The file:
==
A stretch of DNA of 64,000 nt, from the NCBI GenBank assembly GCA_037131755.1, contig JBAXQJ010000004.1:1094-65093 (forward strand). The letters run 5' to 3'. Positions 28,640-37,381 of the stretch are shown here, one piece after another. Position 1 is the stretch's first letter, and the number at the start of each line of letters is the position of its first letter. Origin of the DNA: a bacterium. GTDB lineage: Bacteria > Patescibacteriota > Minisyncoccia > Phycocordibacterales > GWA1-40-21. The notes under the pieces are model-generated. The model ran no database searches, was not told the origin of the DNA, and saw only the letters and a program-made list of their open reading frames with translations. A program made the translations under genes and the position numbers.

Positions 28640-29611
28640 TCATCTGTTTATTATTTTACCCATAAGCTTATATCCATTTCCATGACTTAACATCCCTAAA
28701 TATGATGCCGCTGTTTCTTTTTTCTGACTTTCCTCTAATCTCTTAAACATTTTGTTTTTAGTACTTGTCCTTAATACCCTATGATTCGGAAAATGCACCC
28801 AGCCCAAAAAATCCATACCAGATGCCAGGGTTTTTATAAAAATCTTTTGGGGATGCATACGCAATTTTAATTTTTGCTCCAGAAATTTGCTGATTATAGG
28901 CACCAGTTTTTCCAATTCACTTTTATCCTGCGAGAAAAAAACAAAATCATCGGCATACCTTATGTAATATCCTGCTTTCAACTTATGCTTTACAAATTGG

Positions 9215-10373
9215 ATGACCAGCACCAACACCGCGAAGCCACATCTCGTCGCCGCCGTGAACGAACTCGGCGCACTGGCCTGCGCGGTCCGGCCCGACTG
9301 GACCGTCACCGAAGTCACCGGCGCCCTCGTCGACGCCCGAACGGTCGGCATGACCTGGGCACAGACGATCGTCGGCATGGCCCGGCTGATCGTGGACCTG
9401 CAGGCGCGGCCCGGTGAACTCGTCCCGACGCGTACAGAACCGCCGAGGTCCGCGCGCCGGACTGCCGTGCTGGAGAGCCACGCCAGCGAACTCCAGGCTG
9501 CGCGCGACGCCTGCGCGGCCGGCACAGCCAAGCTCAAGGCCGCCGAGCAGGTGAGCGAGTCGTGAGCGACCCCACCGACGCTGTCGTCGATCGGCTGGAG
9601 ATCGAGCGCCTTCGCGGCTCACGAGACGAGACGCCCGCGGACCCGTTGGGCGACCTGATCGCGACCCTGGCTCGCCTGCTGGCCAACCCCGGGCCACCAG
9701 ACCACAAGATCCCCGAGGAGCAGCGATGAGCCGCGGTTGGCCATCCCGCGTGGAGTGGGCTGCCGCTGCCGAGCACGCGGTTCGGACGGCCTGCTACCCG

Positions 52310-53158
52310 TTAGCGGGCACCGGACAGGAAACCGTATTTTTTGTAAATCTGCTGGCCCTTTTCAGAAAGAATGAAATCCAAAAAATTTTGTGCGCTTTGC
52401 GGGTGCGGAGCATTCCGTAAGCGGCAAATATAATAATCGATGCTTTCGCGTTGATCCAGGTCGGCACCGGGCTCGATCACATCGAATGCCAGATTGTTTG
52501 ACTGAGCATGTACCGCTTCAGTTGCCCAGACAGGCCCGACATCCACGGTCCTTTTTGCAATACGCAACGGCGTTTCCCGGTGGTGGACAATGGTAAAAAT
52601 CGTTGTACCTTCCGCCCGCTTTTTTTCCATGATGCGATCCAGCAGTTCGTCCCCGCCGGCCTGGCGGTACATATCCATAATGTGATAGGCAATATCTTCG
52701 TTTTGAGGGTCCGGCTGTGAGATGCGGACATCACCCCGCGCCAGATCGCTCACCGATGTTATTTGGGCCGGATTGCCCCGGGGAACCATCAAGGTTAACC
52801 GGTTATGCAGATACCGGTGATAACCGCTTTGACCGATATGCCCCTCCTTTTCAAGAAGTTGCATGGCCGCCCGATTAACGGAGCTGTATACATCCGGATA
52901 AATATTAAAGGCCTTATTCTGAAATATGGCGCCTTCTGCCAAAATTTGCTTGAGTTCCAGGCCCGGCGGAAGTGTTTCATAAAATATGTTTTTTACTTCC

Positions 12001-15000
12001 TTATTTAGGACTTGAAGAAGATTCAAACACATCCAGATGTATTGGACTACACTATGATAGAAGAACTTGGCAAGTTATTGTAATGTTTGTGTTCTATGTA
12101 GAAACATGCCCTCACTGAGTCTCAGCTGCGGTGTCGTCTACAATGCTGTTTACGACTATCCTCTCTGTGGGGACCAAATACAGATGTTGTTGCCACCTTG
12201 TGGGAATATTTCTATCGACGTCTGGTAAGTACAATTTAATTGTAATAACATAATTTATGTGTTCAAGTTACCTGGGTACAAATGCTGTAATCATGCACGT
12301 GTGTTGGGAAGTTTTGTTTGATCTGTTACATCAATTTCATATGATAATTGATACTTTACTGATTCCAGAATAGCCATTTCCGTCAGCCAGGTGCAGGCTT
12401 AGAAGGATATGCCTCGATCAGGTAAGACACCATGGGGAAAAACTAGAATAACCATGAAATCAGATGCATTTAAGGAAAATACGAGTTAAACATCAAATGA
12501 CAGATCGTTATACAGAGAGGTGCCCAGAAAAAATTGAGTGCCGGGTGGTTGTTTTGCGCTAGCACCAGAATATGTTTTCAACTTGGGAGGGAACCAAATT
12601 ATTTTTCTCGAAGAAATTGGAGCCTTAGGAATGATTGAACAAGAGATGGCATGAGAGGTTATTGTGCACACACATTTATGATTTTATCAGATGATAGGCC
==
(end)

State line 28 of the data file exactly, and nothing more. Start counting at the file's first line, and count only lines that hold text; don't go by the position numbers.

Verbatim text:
12501 CAGATCGTTATACAGAGAGGTGCCCAGAAAAAATTGAGTGCCGGGTGGTTGTTTTGCGCTAGCACCAGAATATGTTTTCAACTTGGGAGGGAACCAAATT